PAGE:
No action either on the larger scale non-EU immigration which when coupled with our leaders wish to turn the country into a multicultural state means that ever larger parts of our country will become indistinguishable from Africa or the Middle East.

    We are the most densely populated country in the EU but our leaders wish to continue with high levels of immigration hoping that this ponzi scheme to increase GDP (ignoring our increasing national debt) will continue until they leave office.

    Our leaders are hoping that net migration will eventually fall when outward migration itself turns into a flood.

    Mass immigration from EU countries into the UK is even bad for these countries as they are losing the economically active and well trained people – often to do jobs in the UK well below their level of training.

    Any voter who wishes to either leave the EU or wishes to see immigration controlled/reduced should take note of Albert Einstein’s definition of insanity and should stop voting Con/Lab/Lib/Green :

    Insanity: doing the same thing over and over again and expecting different results.

  82. Mike
    Posted November 30, 2014 at 9:44 pm | Permalink

    We probably could manage annual immigration of hundreds of thousands if they went to live in all four corners of the country but they don’t. The attraction of the UK is work, better paid work than they can find in their own countries, and perhaps our benefit system until now, but really it’s work.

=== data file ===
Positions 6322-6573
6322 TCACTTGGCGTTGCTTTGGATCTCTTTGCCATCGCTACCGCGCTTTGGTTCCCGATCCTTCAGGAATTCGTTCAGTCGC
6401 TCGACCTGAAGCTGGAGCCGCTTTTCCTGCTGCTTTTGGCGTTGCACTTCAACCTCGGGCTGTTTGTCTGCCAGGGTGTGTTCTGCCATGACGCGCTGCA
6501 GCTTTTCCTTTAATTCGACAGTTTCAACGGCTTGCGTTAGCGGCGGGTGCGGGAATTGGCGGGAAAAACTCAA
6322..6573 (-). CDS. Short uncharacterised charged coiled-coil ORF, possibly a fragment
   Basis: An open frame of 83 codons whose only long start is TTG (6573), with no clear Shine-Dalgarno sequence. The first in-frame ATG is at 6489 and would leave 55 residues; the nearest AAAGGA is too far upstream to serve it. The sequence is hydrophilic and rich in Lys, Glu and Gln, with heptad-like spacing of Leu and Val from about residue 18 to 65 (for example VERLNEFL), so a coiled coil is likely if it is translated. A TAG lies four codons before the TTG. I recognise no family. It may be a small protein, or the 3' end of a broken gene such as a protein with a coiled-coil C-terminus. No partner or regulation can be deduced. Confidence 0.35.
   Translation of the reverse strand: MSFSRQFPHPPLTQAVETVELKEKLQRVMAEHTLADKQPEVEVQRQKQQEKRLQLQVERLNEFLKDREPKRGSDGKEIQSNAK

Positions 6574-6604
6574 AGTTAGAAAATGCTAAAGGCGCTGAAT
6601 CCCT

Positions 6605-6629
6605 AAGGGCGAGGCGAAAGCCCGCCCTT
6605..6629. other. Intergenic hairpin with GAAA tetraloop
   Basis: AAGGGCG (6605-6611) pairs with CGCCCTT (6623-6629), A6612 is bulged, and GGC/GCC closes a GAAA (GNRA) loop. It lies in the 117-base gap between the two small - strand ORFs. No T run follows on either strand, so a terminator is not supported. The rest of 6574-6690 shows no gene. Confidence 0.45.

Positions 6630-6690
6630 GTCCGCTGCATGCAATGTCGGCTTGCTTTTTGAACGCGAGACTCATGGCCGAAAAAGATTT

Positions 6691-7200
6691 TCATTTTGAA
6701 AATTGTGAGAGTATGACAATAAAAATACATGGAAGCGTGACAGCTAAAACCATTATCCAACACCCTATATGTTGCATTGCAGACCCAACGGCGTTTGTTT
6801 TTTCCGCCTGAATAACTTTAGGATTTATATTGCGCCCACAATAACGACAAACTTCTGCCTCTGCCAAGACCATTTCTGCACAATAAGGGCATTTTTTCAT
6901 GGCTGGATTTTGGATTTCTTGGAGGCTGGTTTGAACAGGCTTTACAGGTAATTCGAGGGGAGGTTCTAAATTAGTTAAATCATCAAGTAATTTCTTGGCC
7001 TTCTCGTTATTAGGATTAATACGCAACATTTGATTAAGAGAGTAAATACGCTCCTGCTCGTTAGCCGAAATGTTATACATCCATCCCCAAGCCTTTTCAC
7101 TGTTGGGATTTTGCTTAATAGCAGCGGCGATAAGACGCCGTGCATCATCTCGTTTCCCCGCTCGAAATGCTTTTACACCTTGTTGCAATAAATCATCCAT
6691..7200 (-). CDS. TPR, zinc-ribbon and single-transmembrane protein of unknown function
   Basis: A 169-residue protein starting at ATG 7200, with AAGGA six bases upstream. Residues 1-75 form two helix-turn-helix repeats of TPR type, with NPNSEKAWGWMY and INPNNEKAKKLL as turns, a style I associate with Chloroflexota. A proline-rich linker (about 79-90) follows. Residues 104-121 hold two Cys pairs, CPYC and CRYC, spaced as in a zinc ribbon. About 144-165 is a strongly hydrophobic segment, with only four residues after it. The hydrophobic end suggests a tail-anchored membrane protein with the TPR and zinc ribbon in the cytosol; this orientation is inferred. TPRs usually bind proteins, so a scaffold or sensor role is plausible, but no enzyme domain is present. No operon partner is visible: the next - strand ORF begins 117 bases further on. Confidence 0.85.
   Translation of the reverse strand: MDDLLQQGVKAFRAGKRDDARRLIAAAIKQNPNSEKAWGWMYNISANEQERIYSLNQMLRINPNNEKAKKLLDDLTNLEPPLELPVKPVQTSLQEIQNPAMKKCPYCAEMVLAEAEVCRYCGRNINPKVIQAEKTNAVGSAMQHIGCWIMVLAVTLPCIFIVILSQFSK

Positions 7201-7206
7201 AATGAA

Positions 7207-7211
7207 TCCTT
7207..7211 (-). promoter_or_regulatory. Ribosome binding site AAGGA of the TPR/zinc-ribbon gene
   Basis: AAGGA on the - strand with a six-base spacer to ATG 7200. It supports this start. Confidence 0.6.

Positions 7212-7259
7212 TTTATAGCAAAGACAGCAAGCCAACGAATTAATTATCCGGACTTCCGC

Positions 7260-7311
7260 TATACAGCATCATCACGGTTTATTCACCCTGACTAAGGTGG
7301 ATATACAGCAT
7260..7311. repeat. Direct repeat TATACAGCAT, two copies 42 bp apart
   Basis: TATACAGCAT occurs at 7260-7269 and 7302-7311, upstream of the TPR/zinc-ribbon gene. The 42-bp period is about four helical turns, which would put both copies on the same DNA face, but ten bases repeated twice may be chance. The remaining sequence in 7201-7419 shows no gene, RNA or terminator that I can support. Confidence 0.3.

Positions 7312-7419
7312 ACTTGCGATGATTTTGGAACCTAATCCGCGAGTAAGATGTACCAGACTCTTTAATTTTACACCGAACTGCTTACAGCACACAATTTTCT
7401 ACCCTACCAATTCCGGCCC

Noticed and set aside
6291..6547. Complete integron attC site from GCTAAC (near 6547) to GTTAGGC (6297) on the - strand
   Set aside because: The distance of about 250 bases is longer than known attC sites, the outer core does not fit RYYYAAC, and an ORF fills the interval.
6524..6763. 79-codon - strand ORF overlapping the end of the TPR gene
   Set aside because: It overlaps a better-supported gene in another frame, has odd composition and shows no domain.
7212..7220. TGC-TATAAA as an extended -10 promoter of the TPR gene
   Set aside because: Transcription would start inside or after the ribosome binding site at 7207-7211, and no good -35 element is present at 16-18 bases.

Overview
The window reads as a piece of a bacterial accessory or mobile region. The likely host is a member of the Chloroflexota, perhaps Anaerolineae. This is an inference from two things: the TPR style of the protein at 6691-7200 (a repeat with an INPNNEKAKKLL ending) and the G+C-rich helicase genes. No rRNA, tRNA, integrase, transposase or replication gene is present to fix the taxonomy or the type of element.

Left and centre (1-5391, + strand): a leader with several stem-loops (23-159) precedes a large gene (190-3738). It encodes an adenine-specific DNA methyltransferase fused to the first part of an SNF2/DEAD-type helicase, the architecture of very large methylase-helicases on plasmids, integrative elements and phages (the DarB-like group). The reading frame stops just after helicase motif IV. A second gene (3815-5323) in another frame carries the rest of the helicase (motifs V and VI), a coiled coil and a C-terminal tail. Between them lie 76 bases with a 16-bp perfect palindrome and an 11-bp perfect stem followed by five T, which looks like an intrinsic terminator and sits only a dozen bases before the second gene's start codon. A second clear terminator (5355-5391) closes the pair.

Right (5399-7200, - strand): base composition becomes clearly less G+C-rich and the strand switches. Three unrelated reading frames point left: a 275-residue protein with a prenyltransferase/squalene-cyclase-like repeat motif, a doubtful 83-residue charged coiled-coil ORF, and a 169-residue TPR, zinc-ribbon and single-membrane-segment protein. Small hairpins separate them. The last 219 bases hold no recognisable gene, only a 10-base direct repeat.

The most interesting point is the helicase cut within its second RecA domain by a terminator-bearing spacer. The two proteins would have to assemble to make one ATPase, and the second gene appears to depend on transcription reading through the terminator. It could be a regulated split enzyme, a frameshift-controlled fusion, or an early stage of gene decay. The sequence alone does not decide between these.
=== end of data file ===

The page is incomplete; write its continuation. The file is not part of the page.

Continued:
Good news spreads like wildfire and clearly those who arrived during the Blair/Brown years passed word back home that you can get a job, maybe a house or a house-share, settle, build a life, a family and a future here. So not surprisingly their contacts come here too, to the same towns building a concentration of newcomers and putting unworkable pressures on public services there. Meanwhile places like North and Mid Wales, Dorset, Devon and Cornwall, Cumbria and the like are not feeling these pressures. This may explain why attitudes vary in polls across the country.

  83. Kenneth R Moore
    Posted November 30, 2014 at 10:20 pm | Permalink

    Mr Redwood,
    I have read the comments here with interest, alas readers here have little influence on events just a vote.

    I would be most interested in your view on Mr Cameron’s record and his latest re-negotiation strategy? . Do you agree with your readers Mr Cameron’s latest intervention is just more of the failed ‘news management tactics’ without any real action ?.

    Why has the Conservative leadership been given a free hand to make such a complete mess in so many areas ? – from overspending, to foreign policy, to immigration, massive but preventable mistakes have been made.

    Perhaps you and other like minded colleauges have been too loyal and now is the time to take a harder line and demand that you have a greater say on policy direction ?.

  84. Kenneth R Moore
    Posted November 30, 2014 at 10:49 pm | Permalink

    All that matters is that big business sees mass immigration as bringing in more potential customers and increasing the supply of cheap labour. The big retail groups and utility companies all want to maintain the status quo.
    The same big business also supports the Conservative Party so their policy will not change just the language used.

  85. ian
    Posted December 1, 2014 at 2:53 am | Permalink